On Tuesday, incendiary balloons launched from the Gaza Strip started two forest fires. Over the past fifteen months, fires caused by balloons and other makeshift devices have destroyed thousands of acres of farms, forests, and wildlife reserves. This is but one sign of the intractable problem that the Jewish state faces from its southeastern border, as Jonathan Schanzer writes:
Gaza is widely recognized as Palestinian territory. But it’s also Iranian. It was Iran that helped Hamas conquer Gaza in 2007. It was Iran that continued to keep “Hamas-stan” solvent until the rupture between the Shiite regime in Tehran and the Sunni Hamas over Syrian policy in 2012. Iranian funding since has been restored, but it has not returned to its previous levels, primarily due to crippling U.S. sanctions on the regime in Tehran. But ties today are once again strong.
The missile barrage in May was almost certainly precipitated by Iran. It began with a sniper attack by the Palestinian Islamic Jihad (PIJ), a terrorist faction heavily influenced by Iran. Senior Israeli officials believe that the attack was likely ordered by Iran to disrupt Egyptian cease-fire mediation between Hamas and Israel. Should Israel elect to eject Hamas from the Gaza Strip, an Iranian response would loom large. . . . Iran will not surrender this territory without a fight.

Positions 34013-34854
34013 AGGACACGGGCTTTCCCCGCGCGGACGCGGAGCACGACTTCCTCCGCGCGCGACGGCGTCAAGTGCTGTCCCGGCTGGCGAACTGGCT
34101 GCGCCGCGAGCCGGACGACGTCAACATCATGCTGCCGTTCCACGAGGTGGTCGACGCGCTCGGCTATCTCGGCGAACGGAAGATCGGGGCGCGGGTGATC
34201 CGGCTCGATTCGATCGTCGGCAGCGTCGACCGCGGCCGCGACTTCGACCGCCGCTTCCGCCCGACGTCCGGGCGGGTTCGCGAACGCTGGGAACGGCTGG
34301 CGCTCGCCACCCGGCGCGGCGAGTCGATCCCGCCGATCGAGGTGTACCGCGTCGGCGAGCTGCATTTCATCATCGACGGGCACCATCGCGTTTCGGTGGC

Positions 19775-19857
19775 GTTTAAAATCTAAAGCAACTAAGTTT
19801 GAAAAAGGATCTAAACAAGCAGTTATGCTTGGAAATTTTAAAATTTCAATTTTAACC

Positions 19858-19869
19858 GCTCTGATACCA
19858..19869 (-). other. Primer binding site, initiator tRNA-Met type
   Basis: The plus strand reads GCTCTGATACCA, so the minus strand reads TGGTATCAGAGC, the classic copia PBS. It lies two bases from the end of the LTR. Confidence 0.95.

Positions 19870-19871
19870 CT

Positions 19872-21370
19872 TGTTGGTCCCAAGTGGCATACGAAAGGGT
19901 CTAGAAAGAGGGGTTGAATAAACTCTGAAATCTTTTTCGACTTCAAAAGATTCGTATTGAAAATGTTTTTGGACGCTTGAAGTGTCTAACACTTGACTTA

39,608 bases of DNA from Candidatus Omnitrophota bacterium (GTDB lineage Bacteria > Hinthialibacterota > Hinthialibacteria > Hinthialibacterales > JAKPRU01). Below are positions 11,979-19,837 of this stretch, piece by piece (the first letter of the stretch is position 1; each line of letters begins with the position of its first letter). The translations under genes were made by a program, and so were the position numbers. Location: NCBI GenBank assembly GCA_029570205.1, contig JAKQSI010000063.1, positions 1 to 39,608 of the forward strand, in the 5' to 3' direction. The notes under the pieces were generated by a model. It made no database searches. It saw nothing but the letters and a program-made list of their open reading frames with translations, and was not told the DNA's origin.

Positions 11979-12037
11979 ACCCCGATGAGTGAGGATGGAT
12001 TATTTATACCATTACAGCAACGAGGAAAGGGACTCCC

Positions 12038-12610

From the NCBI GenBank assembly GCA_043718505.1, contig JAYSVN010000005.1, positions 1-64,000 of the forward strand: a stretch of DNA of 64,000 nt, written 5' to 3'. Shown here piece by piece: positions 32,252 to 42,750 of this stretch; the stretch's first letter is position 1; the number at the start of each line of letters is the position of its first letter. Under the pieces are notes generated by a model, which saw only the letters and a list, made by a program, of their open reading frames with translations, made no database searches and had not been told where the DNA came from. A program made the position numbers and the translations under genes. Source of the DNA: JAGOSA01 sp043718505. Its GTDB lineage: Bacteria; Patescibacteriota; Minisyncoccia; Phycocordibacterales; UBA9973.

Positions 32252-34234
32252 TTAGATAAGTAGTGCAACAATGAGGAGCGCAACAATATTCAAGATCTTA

There is a [possible] scenario in which Iran deploys its Lebanese proxy, Hizballah, to preserve Iran’s interests. Hizballah has an estimated 150,000 rockets in its arsenal, including a growing number of precision-guided munitions. Should Iran choose to activate Hizballah amid a Gaza war, a two-front conflict would make the May barrage look like a minor nuisance.
While threats mount, time may be running out on the political cover Israel needs for the Gaza war it doesn’t want but may need to wage nonetheless. . . . [The real] risk is that Israel would allow itself to become a political football. . . . If it came down to conflict, pro-Israel Democrats and Republicans alike would rally their support. They would understand the gravity, even the necessity, of a war in Gaza. But critics would cast Israel as the aggressor, and one that was in league with Donald Trump to boot. The next conflict could thus easily be cast as a politically binary one, where American politicians framed their views on Israeli security as either a pro-Trump or anti-Trump position.